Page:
What can you do?
When it comes to layoffs, employees want to know the reason behind the decision and the process that was followed. Communicating clearly will help reduce the layoffs’ impact and ensure that employees understand what is happening.
The first step in clear communication is to explain the reason behind the layoffs. This could be due to a reduction in demand for goods and services, changes in the market, or the need to reduce costs. Whatever the reason, it is important to be honest and transparent about it. This will help employees to understand why the layoffs are necessary and why their job is at risk or eliminated.
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This honesty helps to build trust with employees and offers to set the tone for a more positive outcome for your firm. Additionally, being transparent about the company’s future plans helps mitigate the remaining employees’ fear and uncertainty.
At times like these, senior leadership should lead with empathy and compassion when facing the difficult task of laying off employees. This is a critical time for both the employees and the company, and it is important to approach the situation with sensitivity and understanding. By showing empathy and offering support to the employees who are losing their jobs, you can help to ease the transition and ensure that the impact is as minimal as possible.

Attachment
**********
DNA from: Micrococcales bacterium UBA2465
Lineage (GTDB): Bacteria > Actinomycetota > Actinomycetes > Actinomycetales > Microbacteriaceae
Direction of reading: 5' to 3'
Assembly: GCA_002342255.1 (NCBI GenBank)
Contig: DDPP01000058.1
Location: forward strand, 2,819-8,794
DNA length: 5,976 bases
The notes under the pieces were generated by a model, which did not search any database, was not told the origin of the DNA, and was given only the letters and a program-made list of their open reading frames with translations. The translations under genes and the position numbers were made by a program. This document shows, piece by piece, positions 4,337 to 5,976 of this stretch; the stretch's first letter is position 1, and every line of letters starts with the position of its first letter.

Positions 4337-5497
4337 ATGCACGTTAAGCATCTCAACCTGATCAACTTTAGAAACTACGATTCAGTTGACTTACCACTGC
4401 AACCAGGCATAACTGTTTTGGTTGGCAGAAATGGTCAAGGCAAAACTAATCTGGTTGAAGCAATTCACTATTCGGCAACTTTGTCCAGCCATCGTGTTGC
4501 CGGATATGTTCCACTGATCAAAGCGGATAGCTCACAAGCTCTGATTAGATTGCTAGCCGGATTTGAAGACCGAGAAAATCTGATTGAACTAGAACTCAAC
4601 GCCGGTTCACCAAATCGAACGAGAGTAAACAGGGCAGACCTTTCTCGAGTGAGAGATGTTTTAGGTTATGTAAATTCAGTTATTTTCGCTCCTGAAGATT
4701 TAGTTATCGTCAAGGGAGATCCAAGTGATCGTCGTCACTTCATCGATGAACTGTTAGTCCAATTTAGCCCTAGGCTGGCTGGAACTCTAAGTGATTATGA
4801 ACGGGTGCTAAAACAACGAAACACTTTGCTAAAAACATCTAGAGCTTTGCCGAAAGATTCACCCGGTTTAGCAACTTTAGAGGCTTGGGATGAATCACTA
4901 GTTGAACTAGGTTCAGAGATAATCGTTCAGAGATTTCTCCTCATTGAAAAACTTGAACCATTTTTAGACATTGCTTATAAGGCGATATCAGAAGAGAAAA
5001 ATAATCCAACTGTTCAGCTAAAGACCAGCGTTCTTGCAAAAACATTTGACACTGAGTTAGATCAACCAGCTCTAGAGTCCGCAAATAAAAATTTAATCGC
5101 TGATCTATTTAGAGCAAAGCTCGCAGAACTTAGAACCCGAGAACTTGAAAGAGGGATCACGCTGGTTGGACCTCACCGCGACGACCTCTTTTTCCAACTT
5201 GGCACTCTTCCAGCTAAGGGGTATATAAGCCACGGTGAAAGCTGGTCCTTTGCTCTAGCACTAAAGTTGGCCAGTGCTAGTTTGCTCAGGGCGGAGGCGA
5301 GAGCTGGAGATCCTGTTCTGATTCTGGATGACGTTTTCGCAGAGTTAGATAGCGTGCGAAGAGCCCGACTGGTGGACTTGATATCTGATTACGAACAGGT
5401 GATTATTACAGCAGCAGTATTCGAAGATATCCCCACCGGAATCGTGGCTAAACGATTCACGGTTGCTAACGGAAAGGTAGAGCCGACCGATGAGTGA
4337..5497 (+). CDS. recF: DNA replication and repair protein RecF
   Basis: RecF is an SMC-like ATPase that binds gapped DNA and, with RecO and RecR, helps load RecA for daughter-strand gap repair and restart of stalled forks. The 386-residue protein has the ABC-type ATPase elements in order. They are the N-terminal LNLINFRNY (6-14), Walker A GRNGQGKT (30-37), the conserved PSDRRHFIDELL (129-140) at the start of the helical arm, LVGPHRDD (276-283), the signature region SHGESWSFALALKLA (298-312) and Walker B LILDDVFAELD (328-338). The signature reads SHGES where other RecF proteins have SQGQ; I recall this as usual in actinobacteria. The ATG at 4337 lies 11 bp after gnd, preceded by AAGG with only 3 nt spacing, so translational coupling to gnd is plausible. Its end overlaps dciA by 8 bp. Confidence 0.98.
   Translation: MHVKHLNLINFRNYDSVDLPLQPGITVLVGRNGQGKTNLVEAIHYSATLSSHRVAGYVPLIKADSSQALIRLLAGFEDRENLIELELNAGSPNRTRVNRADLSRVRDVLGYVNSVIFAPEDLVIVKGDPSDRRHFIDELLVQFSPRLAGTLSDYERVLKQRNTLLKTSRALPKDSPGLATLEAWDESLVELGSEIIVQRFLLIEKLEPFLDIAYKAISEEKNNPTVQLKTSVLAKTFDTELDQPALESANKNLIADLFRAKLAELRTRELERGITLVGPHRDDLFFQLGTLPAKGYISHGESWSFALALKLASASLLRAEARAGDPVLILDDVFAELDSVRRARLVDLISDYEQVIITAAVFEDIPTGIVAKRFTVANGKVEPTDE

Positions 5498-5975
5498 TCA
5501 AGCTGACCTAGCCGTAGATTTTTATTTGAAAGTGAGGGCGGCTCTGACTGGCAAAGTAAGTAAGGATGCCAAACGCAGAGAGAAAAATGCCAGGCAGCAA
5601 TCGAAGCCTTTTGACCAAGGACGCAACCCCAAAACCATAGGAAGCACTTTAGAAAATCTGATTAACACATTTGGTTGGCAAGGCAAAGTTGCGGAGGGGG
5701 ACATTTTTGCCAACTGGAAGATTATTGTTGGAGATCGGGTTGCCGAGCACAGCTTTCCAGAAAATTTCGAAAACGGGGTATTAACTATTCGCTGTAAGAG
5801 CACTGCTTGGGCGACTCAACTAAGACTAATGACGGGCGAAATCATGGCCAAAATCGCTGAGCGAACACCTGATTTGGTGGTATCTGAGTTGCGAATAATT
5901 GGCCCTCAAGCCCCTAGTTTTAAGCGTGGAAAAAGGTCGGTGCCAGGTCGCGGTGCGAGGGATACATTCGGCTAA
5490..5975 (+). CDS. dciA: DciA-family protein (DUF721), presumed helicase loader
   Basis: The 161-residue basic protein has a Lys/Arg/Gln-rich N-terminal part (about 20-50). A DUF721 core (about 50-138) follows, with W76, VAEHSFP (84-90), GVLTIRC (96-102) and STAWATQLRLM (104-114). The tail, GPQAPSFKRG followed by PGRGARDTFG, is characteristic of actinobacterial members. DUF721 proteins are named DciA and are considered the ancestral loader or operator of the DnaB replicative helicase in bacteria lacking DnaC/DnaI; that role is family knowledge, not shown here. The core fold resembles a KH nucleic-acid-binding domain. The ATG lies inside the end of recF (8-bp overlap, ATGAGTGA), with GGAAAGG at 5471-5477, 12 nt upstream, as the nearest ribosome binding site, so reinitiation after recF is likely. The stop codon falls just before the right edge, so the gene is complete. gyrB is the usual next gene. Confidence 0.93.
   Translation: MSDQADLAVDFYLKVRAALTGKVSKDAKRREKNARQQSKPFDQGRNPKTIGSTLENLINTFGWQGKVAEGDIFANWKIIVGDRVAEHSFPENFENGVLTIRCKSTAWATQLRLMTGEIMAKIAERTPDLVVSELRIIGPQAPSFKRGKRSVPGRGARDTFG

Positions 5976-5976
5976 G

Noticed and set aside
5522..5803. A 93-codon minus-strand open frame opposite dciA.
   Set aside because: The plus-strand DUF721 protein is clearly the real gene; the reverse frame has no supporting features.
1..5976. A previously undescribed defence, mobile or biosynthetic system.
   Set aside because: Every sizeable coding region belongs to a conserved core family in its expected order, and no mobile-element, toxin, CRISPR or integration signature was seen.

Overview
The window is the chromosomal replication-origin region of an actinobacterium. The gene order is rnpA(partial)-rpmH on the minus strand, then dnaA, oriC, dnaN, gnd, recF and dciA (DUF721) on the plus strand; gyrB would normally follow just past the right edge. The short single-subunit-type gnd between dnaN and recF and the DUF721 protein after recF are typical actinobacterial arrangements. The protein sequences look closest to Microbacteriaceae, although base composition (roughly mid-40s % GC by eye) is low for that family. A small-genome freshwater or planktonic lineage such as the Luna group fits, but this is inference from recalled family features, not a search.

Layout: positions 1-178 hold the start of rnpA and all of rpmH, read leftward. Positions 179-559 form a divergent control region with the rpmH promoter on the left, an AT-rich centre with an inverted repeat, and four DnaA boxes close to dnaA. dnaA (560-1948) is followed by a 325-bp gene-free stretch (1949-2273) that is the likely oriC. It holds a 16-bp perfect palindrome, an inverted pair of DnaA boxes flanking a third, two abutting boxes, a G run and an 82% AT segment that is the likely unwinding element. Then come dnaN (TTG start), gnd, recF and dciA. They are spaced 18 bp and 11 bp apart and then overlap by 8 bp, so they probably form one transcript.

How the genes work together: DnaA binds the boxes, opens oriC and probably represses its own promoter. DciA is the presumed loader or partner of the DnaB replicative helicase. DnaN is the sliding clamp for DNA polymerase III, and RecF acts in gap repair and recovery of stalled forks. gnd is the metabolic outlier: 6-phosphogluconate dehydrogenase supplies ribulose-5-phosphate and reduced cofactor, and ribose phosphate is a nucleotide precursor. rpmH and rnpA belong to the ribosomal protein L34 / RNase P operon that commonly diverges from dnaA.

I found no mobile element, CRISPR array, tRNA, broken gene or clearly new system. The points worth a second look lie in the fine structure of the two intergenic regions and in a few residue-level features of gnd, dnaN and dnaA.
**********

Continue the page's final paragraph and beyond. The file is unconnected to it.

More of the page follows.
One way to demonstrate empathy is by acknowledging the challenges the employees may face and offering support to help them through this difficult time. This can include things such as offering the career counseling and resume writing services, providing financial advice and helping to connect them with job opportunities. By providing these resources, you can show the employees that you care about their well-being and are committed to helping them succeed, even after they leave the company.